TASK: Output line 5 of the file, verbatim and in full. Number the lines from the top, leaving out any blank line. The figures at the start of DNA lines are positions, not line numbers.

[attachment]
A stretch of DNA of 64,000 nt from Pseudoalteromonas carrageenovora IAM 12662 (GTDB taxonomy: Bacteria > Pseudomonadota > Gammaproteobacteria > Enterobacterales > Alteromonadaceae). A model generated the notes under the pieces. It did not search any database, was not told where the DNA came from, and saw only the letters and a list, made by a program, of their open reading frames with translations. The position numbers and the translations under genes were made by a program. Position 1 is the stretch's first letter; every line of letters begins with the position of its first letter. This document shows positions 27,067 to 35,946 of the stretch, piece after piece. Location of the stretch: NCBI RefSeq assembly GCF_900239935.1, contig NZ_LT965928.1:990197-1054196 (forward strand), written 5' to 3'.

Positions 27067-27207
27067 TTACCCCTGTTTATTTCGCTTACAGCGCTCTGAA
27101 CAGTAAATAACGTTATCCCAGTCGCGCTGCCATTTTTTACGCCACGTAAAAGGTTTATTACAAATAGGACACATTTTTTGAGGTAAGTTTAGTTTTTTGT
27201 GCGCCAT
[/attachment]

27201 GCGCCAT